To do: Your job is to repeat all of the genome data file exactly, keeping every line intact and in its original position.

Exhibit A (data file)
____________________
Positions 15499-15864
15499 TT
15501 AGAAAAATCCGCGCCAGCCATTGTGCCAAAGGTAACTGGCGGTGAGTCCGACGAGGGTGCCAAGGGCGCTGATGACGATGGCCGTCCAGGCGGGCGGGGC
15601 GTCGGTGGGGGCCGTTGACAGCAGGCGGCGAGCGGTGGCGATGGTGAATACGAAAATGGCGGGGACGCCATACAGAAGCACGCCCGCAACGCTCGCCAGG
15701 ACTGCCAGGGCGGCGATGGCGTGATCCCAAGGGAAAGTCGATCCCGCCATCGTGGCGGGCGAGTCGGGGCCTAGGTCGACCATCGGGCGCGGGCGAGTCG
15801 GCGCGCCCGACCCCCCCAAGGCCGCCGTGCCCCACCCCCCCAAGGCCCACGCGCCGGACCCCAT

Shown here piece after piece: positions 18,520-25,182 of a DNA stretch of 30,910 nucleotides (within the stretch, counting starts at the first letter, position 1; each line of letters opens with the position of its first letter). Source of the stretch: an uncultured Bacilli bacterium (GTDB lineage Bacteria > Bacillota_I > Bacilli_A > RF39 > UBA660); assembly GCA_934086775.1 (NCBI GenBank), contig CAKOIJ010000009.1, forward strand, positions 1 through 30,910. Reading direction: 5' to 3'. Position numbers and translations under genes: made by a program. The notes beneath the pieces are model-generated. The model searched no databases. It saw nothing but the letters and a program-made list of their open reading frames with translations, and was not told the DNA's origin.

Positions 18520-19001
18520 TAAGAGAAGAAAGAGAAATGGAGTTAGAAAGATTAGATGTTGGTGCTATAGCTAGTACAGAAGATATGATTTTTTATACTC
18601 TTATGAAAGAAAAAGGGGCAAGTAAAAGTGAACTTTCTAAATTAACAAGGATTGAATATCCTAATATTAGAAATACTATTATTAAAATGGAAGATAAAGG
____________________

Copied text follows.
Positions 15499-15864
15499 TT
15501 AGAAAAATCCGCGCCAGCCATTGTGCCAAAGGTAACTGGCGGTGAGTCCGACGAGGGTGCCAAGGGCGCTGATGACGATGGCCGTCCAGGCGGGCGGGGC
15601 GTCGGTGGGGGCCGTTGACAGCAGGCGGCGAGCGGTGGCGATGGTGAATACGAAAATGGCGGGGACGCCATACAGAAGCACGCCCGCAACGCTCGCCAGG
15701 ACTGCCAGGGCGGCGATGGCGTGATCCCAAGGGAAAGTCGATCCCGCCATCGTGGCGGGCGAGTCGGGGCCTAGGTCGACCATCGGGCGCGGGCGAGTCG
15801 GCGCGCCCGACCCCCCCAAGGCCGCCGTGCCCCACCCCCCCAAGGCCCACGCGCCGGACCCCAT

Shown here piece after piece: positions 18,520-25,182 of a DNA stretch of 30,910 nucleotides (within the stretch, counting starts at the first letter, position 1; each line of letters opens with the position of its first letter). Source of the stretch: an uncultured Bacilli bacterium (GTDB lineage Bacteria > Bacillota_I > Bacilli_A > RF39 > UBA660); assembly GCA_934086775.1 (NCBI GenBank), contig CAKOIJ010000009.1, forward strand, positions 1 through 30,910. Reading direction: 5' to 3'. Position numbers and translations under genes: made by a program. The notes beneath the pieces are model-generated. The model searched no databases. It saw nothing but the letters and a program-made list of their open reading frames with translations, and was not told the DNA's origin.

Positions 18520-19001
18520 TAAGAGAAGAAAGAGAAATGGAGTTAGAAAGATTAGATGTTGGTGCTATAGCTAGTACAGAAGATATGATTTTTTATACTC
18601 TTATGAAAGAAAAAGGGGCAAGTAAAAGTGAACTTTCTAAATTAACAAGGATTGAATATCCTAATATTAGAAATACTATTATTAAAATGGAAGATAAAGG